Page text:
Chapter 5 Excerpt: Stories from LinkedIn Live

Author’s note:  In a round about way, someone suggested I’m giving away the store by posting chapters on my site.  I don’t agree.  What do you think?

Particular stories from LinkedIn Live – my in-person networking event that attracts 250 people to each function

LinkedIn Live Raleigh started in July of 2007 as a way to meet my LinkedIn connections that lived in the Raleigh area all at once. I was having coffee with Wes Elder, a good friend now – and getting to know what previously had been an online only connection. We both lamented that we were doing these “get to know you” coffees about 3 times a week and felt there had to be a better way. Thus LinkedIn Live was born.

Several things have contributed to the success of LinkedIn Live Raleigh – not the least of which was coverage by the Raleigh News & Observer by Sue Stock (also now a good friend) of the first meeting. The story landed on the front page of the business section and we have never looked back.

I am a true believer in two things: Word of Mouth marketing and the pay it forward philosophy (more on that in the next chapter). LinkedIn Live has enjoyed some amazing word of mouth, resulting in an increase in attendance from 50 to well over 300 in the past 18 months. No one thought it would grow like it has, especially not me.

But, at the heart of LinkedIn Live is our ability to pay it forward for so many in the local Raleigh area. It’s been a joy to put on the semi-monthly events and very gratifying to see how many lives it has touched.

While there may be a second book just on LinkedIn Live stories – I wanted to share a few here as an illustration of the power of LinkedIn – and paying it forward.

At each LinkedIn Live we give away a number of door prizes – dinners, tickets to concerts – that are, as I put it at a recent event – like playing Santa Claus. We have very generous door prize donors, and greatly appreciate them coming forward to help.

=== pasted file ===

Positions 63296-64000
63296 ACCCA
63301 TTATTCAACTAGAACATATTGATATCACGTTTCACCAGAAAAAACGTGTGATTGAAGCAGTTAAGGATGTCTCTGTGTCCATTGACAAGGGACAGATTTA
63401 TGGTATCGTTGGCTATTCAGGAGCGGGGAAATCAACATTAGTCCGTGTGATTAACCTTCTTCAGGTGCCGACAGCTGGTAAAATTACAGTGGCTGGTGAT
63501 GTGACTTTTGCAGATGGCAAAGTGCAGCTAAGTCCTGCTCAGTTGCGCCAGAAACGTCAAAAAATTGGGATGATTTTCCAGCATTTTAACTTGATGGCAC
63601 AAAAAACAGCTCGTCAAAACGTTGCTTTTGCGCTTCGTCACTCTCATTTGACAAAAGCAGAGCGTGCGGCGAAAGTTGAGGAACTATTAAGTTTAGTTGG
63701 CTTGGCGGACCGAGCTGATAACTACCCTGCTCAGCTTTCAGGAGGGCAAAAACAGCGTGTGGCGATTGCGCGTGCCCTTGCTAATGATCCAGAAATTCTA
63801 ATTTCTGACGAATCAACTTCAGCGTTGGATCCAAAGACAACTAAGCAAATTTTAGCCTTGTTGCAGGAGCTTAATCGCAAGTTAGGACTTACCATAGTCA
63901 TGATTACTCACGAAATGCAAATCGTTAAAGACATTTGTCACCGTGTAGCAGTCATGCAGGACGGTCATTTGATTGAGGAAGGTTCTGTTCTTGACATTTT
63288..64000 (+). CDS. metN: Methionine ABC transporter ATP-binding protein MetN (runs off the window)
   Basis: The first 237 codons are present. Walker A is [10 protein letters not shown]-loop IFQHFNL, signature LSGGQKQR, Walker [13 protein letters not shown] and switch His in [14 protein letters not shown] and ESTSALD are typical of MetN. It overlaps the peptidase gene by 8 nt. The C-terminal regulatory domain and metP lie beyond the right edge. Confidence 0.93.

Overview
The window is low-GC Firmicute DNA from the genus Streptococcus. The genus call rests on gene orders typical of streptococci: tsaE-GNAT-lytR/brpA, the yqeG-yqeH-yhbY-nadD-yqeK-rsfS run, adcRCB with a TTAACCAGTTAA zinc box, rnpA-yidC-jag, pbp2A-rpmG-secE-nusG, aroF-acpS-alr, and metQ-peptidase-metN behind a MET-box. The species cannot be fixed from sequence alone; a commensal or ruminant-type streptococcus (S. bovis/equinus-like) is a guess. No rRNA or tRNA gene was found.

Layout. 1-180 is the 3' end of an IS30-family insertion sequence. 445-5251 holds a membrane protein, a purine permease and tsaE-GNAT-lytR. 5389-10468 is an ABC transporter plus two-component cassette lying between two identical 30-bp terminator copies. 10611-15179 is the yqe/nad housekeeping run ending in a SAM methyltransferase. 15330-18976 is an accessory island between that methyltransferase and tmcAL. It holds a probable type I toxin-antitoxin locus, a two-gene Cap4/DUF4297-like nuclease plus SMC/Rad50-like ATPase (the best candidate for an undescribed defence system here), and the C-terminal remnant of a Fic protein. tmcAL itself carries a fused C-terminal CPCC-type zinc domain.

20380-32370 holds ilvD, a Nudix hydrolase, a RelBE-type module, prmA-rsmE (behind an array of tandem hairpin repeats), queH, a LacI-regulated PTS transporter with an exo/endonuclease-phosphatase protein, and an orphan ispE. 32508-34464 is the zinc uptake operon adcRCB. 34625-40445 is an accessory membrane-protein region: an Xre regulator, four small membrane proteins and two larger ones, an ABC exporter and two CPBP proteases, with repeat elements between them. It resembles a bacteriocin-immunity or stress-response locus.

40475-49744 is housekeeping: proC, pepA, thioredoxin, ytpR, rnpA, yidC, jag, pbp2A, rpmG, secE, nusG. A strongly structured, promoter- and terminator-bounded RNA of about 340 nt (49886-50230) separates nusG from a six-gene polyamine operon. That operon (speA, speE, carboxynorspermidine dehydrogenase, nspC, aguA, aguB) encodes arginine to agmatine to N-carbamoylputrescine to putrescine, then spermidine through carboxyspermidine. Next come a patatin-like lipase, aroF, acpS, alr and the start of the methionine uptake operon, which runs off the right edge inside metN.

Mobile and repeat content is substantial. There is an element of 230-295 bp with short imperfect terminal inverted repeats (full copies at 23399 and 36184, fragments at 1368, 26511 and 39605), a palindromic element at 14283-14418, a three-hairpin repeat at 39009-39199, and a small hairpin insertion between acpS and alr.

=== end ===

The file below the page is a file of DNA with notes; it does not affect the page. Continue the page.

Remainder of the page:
One giveaway was a certificate for $75 for a local restaurant. While you never know how this can impact someone, we soon found out. The winner of this prize was a gentleman who, after winning the prize, stopped my wife to explain why winning meant so much to him.

He told Stephanie: “I was just laid off last week, and was not in a great place. On top of that, my birthday AND my anniversary are less than 10 days away. Losing my job was preventing me from celebrating with my wife and family. This gift allows me to do so. It means SO much to me.”

Both Stephanie – when she heard this – and I – when she told me later about it – took this as validation of why we do what we do. If we can give back, through door prizes, bringing people into a room to network, or just helping them understand how to use LinkedIn better to network – we are blessed by the results.

Last summer, at a LinkedIn Live event, we gave away a special door prize that was in honor of Dress for Success – a national charity that helps women get work clothes for interviews and for their first week on the job. The winner of that prize came up to me afterwards and told me it must have been meant to be. “I’ve been trying to find the organizers of the local Dress for Success chapter,” he explained. “Our firm wants to donate to them on a regular basis but didn’t know who to contact. Now we do!”